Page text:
I wonder if you can help me identify the 'toy' yacht I recently bought on eBay. There appears to be the remnants of the name 'REGATTA' on each side of the bow and the deck has stamped on it a makers mark depicting 'Navigable' and 'Made in France' . In the centre of the logo is a small 5 pointed star which contains the letters M.F.P. The model is carved from wood, is 18" long (460mm) by 7" from bottom of keel to deck and has a pencil lined deck which is tacked to the hull. The colours are in earthy green and brown and the paint appear to be a satin and not a glossy finish.

I plan to bring the model back to a 'sailing' standard yet retain where possible it's vintage charm and character. This is my first restoration I wonder if you could provide any advice or tips.

I have cleaned the wood (mast and hull) using mild detergent and water to take of the worst of the grime and am adverse to sanding or repainting which would remove its years of character. Presently I am considered protecting the surfaces using a number of coats of thinned varnish directly on top of the existing finish to basically seal the wood, keel and masts as is!

Most of the deck and mast rigging fixing eyes have corroded and appear to have been in the form of steel wire driven into the wood and bent over almost to form a staple effect and loop. They have left prick type projection which I cant repair so I have filed them down to be level with the wood these will later be sealed under the varnish top coats.

The keel is cast iron, held on with two countersunk woodscrews, which I have been able to remove, and has a number 9 or 6 stamped into it's top surface which would normally be hidden. The keel appears to have been coated with a gold paint to its surface. The mast block (fixing) is made from steel plate ,which is badly corroded, and has two holes to secure it to the deck. On each side of the mast fixing, there are two holes, the top hole appears to have acted as a pivot and matches with a protruding pin which is driven through the base of the mast however the bottom hole which is about 5mm up from the deck appears to have no purpose as there are no holes or pins at the base of the mast to match it.

I have the mast and sails but no bowsprit which looking at the jib sail must have been fitted as the sail would not fit properly. However front damage to the bow suggests it may have sailed without this as it's slightly bashed! The sails are cotton, thin, torn and need replaced I have searched for similar material and have found that the cotton material used in the manufacture of sleeping bag liners appears very similar and would like advice on its use if perhaps used with a waterproof aerosol spray. There is no topsail so I guess the model was too small for that addition. I plan to dye my new sails in traditional 'cutch' dye to produce the tan colouring recreating that of older sailing models which I think will enhance this particular model despite the original sails appearing white.

I'm not sure how to rig this model and your help on this would also be appreciated. The shrouds appear to have been fixed at four points each side of the deck and the marks on the mast suggest they were connected at the top and 4" above the point of connection of the main sail. There is no rudder so there are no compensating tiller arrangement but you help would still be appreciated on the overall rigging as I am a novice on this. I plan to use 'steel ' screw type eyes to replace the staples but not sure what rigging thread to use.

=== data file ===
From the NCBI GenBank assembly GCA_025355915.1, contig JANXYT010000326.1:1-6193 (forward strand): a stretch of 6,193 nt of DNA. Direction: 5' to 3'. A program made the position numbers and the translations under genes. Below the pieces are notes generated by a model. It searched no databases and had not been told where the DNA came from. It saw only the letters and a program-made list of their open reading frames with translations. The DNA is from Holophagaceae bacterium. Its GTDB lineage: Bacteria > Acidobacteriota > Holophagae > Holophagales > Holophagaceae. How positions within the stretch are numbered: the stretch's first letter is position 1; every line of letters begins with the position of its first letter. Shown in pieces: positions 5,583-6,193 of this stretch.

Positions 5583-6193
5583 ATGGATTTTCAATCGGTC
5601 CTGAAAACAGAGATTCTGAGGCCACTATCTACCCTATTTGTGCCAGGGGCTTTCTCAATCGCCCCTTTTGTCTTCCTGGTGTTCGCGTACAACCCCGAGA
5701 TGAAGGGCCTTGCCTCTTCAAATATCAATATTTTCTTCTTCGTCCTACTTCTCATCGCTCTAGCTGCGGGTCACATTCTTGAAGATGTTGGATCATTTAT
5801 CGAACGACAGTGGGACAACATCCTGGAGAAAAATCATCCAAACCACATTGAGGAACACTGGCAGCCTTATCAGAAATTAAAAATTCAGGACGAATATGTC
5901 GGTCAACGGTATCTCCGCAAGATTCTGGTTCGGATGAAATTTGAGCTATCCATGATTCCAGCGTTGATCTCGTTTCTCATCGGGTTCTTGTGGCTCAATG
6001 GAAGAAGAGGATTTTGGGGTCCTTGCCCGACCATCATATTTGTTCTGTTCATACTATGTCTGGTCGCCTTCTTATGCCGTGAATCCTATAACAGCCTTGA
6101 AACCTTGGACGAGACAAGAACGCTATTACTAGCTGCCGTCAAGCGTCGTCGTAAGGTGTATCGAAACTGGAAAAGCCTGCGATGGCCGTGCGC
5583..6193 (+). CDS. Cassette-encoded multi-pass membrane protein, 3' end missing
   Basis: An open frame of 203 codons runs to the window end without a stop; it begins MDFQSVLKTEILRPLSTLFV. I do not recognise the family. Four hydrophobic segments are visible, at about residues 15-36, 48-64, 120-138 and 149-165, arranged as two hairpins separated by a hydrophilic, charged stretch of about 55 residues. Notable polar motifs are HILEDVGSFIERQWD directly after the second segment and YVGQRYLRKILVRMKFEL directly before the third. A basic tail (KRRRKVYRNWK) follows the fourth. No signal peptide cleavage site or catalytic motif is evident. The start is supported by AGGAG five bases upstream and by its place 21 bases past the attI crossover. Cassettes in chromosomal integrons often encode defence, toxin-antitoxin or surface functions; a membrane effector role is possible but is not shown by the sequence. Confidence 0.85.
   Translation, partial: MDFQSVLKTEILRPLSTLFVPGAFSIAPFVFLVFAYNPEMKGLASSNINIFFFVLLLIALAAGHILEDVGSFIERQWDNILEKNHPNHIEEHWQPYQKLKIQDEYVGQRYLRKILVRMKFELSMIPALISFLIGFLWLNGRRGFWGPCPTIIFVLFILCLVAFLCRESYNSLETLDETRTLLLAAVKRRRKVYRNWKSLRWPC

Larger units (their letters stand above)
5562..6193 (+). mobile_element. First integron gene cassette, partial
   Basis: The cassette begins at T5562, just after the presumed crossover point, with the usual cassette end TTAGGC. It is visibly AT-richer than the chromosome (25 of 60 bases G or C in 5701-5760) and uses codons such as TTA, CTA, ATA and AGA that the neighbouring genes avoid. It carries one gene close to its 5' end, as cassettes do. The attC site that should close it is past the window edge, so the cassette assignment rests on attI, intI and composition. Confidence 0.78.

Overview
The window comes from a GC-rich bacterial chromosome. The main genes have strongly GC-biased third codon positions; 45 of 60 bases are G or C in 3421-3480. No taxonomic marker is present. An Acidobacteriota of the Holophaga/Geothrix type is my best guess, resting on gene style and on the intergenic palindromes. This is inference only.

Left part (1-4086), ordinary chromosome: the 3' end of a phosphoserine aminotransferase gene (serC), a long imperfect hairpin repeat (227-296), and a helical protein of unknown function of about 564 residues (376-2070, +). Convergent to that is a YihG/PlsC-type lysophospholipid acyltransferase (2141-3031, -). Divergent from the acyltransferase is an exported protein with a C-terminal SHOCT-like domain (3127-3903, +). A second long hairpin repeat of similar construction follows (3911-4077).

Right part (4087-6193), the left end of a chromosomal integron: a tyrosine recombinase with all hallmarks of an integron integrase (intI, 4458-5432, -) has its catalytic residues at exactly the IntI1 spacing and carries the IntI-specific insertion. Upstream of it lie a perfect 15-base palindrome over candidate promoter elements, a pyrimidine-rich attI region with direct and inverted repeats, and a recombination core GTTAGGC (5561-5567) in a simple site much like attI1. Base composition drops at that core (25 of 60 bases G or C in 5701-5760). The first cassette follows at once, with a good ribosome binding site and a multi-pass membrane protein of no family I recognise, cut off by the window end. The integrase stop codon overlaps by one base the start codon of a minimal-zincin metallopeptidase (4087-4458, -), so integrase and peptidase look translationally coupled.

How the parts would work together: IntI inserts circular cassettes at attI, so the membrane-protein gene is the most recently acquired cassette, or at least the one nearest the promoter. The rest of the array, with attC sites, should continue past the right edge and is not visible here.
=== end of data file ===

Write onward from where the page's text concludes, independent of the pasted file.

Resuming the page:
Finally I have attached photographs to help you with your identification and hope you can help on this as I would love to watch the Regatta take to the water again!




Comment from Russlll Potts, Chairman VYMG

I saw this on Ebay and thought it an interesting commercial model from a source that I know little or nothing about. There is no mention of a company with the logo MFP in Mering and Mestrot 'Canots et Voiliers de nos Bassins' (Paris, 2002), but it might be worth contacting them. Mering runs a shop in Paris called 'Plein Gaz' and specialises in this sort of thing.

Their book does however have photos of boats from the 1930s, sold by a toyshop called Vuitton, that have the deck legend 'Navigable, Made in France' and the hull and fin forms are very similar to this boat. The mast tabernacle is also similar in style. The Vuitton boats all seem to have been called 'Nova', so this one, with a different name, may have been sold by the manufacturer direct, ot through a different outlet.

As to your restoration proposals, it would be possible to seal all the existing paint under coats of varnish, but you would need to be very sure that the seal was good. Despite the attractions of keeping the aged appearance, I would be inclined to go for a proper repaint. As the deck fittings are going to have to be replaced, I would go for brass rather than replacing with more steel, even to the extent of replacing the tabernacle.

The material you propose using for sails sounds as though it is very similar to what we regard as the nearest current substitute for proper Union Silk sailcloth, which is downproof cambric, which is used for lining cushions to keep the feathers in. It is finely woven and waxed, so it is very nearly airtight, avoiding the need to treat it any further.John Lewis, £3.95 per linear metre x 56 inches wide (don't ask why!). I would advise against using a traditional cutch on sails as delicate as these will be. It's filthy mixture and really only appropriate for heavy flax sails on full size boats. If you want them coloured, experiment with ordinary fabric dyes or tea and coffee. If you use Tyvek, you can paint it with acrylic paints.
If you have any further queries don't hesitate to come back.

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